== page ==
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  Listen up! 12/6/02 Listen Up!

Friday, Dec. 6

Soundtrack, “Y Tu Mama, Tambien,” Zomba Recording Corporation. All through the movie, you heard little snippets of cool music, and here it all is, brought to the front where you can give it some attention. Playful music, sensual music, sexy music. Yeah, there’s an element of serious danger, too, just like in the flick. But, songs like “Showroom Dummies” by Senor Coconut (imagine Brian Eno making Before and After Science with a bunch of Mexican musicians; not to far-fetched a concept, since Eno’s “By This River” actually turns up on this soundtrack) or “Go Shopping” by Bran Van 3000 are ludicrous and rhythmically irresistible. “Here Comes the Mayo” by Molotov vs. Dub Pistols is a spectacular Mexican hip-hop cut that will get you bouncing all over your bed ASAP. “Nasty Sex” by La Revolucion de Emiliano Zapata will find you slowing down a bit. This soundtrack is so good I even tolerate the Frank Zappa cut at the end, something I rarely find myself doing in life.

The Rolling Stones, “Rock and Roll Circus,” Abkco Records. This legendary TV show from December, 1968 came out on CD a few years back. The Stones’ performance would be astonishing if it wasn’t so obviously expected. They were in their prime, aware that all possibility stretched out in front of them (even with Brian Jones having less than a year to live in real life), the unbelievable creative leaps of “Beggar’s Banquet” having just been accomplished. The six live Stones cuts, with impeccable sound quality, are the reason to own this disc. In addition, John Lennon’s all-star band version of “Yer Blues” rocks pretty hard, though you’ll never ever want to hear the next cut, a blues jam starring Yoko Ono’s caterwauling. Other than that, there’s not a lot of brilliance. A pleasant Jethro Tull song, a live and surprisingly dull runthrough by the Who of “A Quick One While He’s Away,” a Taj Mahal song I barely noticed, and a mildly interesting Marianne Faithfull song.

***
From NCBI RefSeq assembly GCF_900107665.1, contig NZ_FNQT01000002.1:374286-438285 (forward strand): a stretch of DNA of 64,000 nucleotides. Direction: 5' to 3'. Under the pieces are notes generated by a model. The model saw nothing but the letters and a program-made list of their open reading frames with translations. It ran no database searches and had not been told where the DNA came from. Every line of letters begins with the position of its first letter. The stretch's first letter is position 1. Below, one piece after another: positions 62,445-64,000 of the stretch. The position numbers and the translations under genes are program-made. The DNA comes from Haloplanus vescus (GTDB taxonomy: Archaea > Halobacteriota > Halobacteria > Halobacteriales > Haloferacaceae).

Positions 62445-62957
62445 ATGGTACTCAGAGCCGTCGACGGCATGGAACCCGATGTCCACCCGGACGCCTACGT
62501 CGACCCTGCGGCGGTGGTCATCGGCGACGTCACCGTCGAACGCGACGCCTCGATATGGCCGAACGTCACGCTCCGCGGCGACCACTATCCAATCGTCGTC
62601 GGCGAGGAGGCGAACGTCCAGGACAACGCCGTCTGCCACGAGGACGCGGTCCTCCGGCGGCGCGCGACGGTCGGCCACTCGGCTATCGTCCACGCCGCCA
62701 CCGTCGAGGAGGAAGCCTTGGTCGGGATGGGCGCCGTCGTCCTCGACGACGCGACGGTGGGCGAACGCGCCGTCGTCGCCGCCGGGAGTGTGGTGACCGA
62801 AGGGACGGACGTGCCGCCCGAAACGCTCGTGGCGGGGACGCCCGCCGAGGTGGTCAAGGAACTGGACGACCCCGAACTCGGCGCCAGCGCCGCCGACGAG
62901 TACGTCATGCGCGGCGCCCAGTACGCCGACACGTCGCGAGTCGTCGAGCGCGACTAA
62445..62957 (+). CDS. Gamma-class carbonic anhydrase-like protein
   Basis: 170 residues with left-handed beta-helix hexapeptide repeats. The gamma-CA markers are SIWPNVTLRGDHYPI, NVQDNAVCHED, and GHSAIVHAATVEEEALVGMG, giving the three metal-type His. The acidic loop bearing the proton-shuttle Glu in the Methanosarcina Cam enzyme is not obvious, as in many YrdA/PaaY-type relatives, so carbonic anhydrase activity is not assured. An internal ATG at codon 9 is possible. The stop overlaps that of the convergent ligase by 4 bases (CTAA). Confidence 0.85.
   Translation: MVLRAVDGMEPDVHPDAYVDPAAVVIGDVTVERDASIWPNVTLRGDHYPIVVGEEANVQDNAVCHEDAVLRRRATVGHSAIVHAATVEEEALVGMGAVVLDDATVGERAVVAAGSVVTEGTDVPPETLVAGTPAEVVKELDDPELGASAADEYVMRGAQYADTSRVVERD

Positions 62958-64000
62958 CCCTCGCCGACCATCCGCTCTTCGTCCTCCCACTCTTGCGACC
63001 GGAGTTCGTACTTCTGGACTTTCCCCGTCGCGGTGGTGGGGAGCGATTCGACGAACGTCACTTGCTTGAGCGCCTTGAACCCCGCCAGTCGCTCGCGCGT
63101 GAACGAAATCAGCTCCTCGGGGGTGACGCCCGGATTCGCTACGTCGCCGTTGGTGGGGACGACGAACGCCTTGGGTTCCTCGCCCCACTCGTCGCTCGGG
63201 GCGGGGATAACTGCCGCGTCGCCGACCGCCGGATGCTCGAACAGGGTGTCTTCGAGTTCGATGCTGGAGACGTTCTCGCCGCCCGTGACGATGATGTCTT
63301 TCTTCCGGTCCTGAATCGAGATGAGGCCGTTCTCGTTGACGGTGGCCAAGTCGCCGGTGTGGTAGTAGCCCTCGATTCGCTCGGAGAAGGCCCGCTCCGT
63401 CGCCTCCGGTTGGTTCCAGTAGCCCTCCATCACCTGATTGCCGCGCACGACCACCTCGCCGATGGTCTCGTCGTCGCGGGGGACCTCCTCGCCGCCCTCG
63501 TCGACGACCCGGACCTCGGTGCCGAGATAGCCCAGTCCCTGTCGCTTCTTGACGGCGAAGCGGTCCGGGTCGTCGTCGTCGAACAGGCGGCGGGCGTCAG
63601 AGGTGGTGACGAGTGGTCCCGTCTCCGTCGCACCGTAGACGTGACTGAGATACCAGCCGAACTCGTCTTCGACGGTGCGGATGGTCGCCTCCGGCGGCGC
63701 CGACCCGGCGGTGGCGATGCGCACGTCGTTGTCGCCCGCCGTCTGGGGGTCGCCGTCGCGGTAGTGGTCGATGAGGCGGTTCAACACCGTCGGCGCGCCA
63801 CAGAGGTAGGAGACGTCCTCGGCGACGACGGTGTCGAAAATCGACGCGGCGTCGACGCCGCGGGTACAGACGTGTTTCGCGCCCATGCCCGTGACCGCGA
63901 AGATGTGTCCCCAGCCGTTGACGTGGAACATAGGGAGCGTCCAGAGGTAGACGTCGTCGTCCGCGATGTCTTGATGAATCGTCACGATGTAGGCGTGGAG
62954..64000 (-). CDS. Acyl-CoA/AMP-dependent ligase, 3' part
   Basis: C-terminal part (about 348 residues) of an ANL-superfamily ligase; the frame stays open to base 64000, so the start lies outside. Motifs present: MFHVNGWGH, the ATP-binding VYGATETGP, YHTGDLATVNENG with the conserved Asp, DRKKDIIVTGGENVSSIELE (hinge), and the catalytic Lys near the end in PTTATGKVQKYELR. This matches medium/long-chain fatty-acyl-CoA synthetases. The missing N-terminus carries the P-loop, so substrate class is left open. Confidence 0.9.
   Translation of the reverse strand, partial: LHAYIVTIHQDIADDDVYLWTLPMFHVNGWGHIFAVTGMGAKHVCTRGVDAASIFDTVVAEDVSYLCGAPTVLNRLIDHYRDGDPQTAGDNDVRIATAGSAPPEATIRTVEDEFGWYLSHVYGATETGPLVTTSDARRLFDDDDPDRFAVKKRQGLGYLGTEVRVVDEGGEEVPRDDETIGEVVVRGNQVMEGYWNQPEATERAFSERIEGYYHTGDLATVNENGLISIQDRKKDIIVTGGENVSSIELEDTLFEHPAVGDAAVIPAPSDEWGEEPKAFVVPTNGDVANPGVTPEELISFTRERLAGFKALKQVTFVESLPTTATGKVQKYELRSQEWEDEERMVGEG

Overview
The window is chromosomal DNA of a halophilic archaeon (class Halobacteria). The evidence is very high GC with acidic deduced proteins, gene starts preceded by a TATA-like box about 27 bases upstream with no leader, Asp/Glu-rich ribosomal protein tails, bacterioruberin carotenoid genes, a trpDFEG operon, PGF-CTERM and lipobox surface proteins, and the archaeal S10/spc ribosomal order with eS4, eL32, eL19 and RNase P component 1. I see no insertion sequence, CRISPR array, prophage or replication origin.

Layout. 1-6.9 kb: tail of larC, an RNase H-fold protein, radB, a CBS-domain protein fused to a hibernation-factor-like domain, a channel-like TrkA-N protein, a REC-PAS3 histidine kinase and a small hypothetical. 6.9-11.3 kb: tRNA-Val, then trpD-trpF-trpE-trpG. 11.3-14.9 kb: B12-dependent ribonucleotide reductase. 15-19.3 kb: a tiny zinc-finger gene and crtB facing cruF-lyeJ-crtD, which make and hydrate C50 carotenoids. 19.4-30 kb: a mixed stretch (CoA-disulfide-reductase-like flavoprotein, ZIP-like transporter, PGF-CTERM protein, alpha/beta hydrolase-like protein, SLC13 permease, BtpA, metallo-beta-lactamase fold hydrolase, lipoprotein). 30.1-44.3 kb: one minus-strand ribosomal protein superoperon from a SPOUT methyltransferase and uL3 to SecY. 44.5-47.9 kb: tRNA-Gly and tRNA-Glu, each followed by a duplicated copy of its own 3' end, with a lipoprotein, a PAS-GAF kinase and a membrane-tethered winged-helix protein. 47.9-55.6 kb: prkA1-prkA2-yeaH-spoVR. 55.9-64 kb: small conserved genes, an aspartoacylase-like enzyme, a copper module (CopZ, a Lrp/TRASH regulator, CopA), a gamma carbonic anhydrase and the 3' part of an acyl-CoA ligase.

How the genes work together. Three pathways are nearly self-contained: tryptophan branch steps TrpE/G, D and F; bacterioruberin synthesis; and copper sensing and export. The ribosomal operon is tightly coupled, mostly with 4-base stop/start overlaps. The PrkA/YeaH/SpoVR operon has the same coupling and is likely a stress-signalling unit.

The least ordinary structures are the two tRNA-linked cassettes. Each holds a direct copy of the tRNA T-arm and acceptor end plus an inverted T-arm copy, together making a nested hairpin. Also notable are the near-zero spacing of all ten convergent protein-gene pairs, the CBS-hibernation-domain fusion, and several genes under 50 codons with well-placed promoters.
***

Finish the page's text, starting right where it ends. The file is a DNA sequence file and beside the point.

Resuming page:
Various Artists, “Grazing In the Trash Vol. 2: The Soul Fire Funk 45 Collection,” Soul Fire Records. While the funk is spirited, it’s also drastically out of tune more often than not, or obviously lifted from 45’s which were not pressed right on center, so the music wavers in and out of pitch. You remember those bad acid trips they used to show you on TV, where everything is so clearly wrong for the tripper even though everybody around him is having a great time? That’s what this record sounds like. Super bad in the wrong sense of the phrase.

Grandpa’s Ghost, “The Tumble/Love Version,” Upland Records. No, I really can’t condone this.

--Steve Pick



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